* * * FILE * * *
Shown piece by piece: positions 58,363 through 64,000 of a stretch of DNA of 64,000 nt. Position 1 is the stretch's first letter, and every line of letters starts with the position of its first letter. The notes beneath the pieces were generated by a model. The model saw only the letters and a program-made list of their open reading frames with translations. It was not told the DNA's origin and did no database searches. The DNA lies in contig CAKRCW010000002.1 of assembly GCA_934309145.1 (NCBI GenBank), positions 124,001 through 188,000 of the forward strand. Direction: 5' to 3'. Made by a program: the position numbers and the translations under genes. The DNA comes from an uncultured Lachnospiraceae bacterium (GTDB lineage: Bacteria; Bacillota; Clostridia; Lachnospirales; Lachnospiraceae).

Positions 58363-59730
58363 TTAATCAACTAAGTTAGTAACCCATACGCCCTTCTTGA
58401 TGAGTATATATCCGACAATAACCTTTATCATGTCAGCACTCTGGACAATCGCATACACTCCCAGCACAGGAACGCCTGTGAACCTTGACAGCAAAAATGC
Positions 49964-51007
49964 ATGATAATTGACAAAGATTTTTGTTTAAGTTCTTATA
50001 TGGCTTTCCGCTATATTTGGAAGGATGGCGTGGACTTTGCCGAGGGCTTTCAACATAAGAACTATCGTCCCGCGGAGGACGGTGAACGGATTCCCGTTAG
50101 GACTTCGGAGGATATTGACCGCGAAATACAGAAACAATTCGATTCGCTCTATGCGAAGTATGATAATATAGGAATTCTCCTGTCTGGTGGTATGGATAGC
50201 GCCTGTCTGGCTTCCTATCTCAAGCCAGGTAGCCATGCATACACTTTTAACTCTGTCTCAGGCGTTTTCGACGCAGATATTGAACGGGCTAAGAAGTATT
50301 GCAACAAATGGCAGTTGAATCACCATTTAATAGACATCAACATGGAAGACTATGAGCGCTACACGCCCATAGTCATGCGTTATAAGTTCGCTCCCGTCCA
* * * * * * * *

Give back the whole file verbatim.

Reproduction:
Shown piece by piece: positions 58,363 through 64,000 of a stretch of DNA of 64,000 nt. Position 1 is the stretch's first letter, and every line of letters starts with the position of its first letter. The notes beneath the pieces were generated by a model. The model saw only the letters and a program-made list of their open reading frames with translations. It was not told the DNA's origin and did no database searches. The DNA lies in contig CAKRCW010000002.1 of assembly GCA_934309145.1 (NCBI GenBank), positions 124,001 through 188,000 of the forward strand. Direction: 5' to 3'. Made by a program: the position numbers and the translations under genes. The DNA comes from an uncultured Lachnospiraceae bacterium (GTDB lineage: Bacteria; Bacillota; Clostridia; Lachnospirales; Lachnospiraceae).

Positions 58363-59730
58363 TTAATCAACTAAGTTAGTAACCCATACGCCCTTCTTGA
58401 TGAGTATATATCCGACAATAACCTTTATCATGTCAGCACTCTGGACAATCGCATACACTCCCAGCACAGGAACGCCTGTGAACCTTGACAGCAAAAATGC
Positions 49964-51007
49964 ATGATAATTGACAAAGATTTTTGTTTAAGTTCTTATA
50001 TGGCTTTCCGCTATATTTGGAAGGATGGCGTGGACTTTGCCGAGGGCTTTCAACATAAGAACTATCGTCCCGCGGAGGACGGTGAACGGATTCCCGTTAG
50101 GACTTCGGAGGATATTGACCGCGAAATACAGAAACAATTCGATTCGCTCTATGCGAAGTATGATAATATAGGAATTCTCCTGTCTGGTGGTATGGATAGC
50201 GCCTGTCTGGCTTCCTATCTCAAGCCAGGTAGCCATGCATACACTTTTAACTCTGTCTCAGGCGTTTTCGACGCAGATATTGAACGGGCTAAGAAGTATT
50301 GCAACAAATGGCAGTTGAATCACCATTTAATAGACATCAACATGGAAGACTATGAGCGCTACACGCCCATAGTCATGCGTTATAAGTTCGCTCCCGTCCA